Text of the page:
Halitosis, also called bad breath, is defined as the set of unpleasant odors emitted from the mouth. It is a problem that affects one in two people.
Social problem related to poor oral hygiene or diseases of the oral cavity, although it may be a manifestation of some other disease is considered.
Depending on your source, there are two types of Halitosis: Halitosis Oral and extra oral Halitosis.
Oral halitosis originates from the oral cavity itself and is mainly (41%) to the accumulation of oral biofilms (plaque) in the tongue. Although it can also be caused by other conditions such as periodontal problems, dental caries, smoking, among others. According to multiple scientific studies, oral Halitosis corresponds to 90% of cases.
When the halitosis originates outside the oral cavity, is called extra oral Halitosis. Is mainly due to systemic disorders, upper / lower respiratory tract, the digestive system and liver or kidney disease. And this corresponds to 10% of cases.
Production of malodorous substances, the most frequent Volatile Sulfur Compounds (CVS), is associated with the degradation products resulting from the metabolism of bacteria, usually gram-negative, anaerobic bacteria that are mainly located in the back of the dorsum of the tongue and in other locations such as periodontal pockets.
The causes of oral halitosis can be pathological and non-pathological.
Non pathological be:
- Morning breath during sleep the saliva flow decreases; it facilitates the uncontrolled growth of bacteria producing foul-smelling gases.
- Age: breath quality changes with age. It is likely that the elderly suffer regressive changes in the salivary glands and affect the quality and quantity of saliva, even with good oral hygiene.
- Dental prostheses: the plate and bridges dentures can accumulate food debris. If left overnight and characteristic unpleasant odor is produced.
- Drugs: There are medications that cause xerostomia (dry mouth), such as anticholinergic, antidepressants, etc.. Saliva helps clean oral cavity and reduces odor.
- Snuff: smoking breath creates a characteristic that can last a few days, even after quitting.
- Periods of fasting: skipping meals and carry a low calorie diet can promote bad breath.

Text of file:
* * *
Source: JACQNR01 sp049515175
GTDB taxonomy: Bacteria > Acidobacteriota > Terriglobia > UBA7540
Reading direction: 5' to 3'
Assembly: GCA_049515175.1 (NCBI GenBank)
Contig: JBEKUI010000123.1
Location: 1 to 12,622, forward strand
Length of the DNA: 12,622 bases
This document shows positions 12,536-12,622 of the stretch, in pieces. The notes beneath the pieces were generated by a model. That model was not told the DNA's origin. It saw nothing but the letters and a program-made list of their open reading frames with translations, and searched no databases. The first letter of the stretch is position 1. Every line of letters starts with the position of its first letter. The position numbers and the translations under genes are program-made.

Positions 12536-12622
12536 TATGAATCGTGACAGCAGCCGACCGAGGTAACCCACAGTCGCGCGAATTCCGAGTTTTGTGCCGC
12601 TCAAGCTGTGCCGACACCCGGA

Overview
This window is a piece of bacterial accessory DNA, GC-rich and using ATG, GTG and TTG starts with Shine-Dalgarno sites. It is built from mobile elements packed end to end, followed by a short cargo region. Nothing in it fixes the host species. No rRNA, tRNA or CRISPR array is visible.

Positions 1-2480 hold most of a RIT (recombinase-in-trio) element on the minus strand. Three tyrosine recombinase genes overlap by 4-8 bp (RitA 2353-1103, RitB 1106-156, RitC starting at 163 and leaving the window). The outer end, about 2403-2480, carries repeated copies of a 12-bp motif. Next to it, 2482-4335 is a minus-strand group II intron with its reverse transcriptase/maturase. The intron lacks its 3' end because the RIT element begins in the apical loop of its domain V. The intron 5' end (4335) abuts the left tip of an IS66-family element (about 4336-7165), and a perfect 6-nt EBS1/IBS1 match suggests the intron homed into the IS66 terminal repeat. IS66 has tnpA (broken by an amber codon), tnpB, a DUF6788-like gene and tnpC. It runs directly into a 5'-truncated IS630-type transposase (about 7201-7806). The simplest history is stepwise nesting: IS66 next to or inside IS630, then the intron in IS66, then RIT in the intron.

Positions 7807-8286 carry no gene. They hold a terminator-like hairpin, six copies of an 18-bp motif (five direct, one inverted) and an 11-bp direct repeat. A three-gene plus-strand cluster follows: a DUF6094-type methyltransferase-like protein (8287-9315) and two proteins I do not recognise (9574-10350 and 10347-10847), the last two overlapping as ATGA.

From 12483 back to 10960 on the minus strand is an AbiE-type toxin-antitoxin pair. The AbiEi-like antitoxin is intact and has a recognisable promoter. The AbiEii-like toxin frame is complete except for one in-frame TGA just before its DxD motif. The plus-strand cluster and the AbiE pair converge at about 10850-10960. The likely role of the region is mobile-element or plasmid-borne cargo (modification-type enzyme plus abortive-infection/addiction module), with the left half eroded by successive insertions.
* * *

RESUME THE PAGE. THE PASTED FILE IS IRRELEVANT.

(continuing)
- Diet: after ingestion of certain foods (onions, garlic) or consumption of alcohol, certain metabolites can be absorbed at the gastrointestinal level, enter the circulation, are metabolized in the liver and mucosa and are expelled through the lungs.
- Periodontal disease, caries.
- Poor oral hygiene, lack of elimination of biofilm oral (dental plaque), causing bacterial growth. Places where bacteria are usually accumulate tongue, interproximal spaces, sub gingival area, and abscesses. Language is the location of predominance of anaerobic bacteria in the mouth.
- Ulcerative causes: traumatic ulcers, infectious stomatitis.
- Pharynx: viral, bacterial or fungal infections.
- Necrosis radiotherapy and chemotherapy in patients with malignancies.
- Causes of Halitosis extra oral could be: nose (sinusitis), digestive diseases, respiratory diseases, systemic diseases (diabetes mellitus poorly controlled, kidney infection, liver dysfunction, Sjögren’s syndrome, rheumatoid arthritis, etc…)
In general, Halitosis is difficult to diagnose because it is unlikely that self-detect your own bad breath. In some cases simply bad breath suspected. When in doubt, consult the topic with someone you trust, who can more easily detect the presence of bad breath.
From the health care perspective, the help of a dental professional area may contribute to the diagnosis. On examination of a patient with Halitosis fundamental aspects such as general health status with lifestyle (customs and habits) but also the situation and oral hygiene habits are involved. In addition, you must perform a quantitative measurement of bad breath.
The treatment of oral halitosis is aimed at reducing the number of odor-producing bacteria deposited on the posterior dorsum of the tongue and groove or periodontal pocket and volatilization of odorous products.
Among the antimicrobial agents used in the treatment is the Chlorhexidine 0.05% at low concentration, the cetylpyridinium chloride and zinc lactate that have proven effective in reducing Halitosis associated variables.
Overall, treatment protocols include holding a professional dental cleaning and oral hygiene instructions ranging from proper brushing and interdental cleaning, a thorough cleaning of the lengua4 (with a tongue cleaner along with a mouthwash gargle for performing reach the back of the tong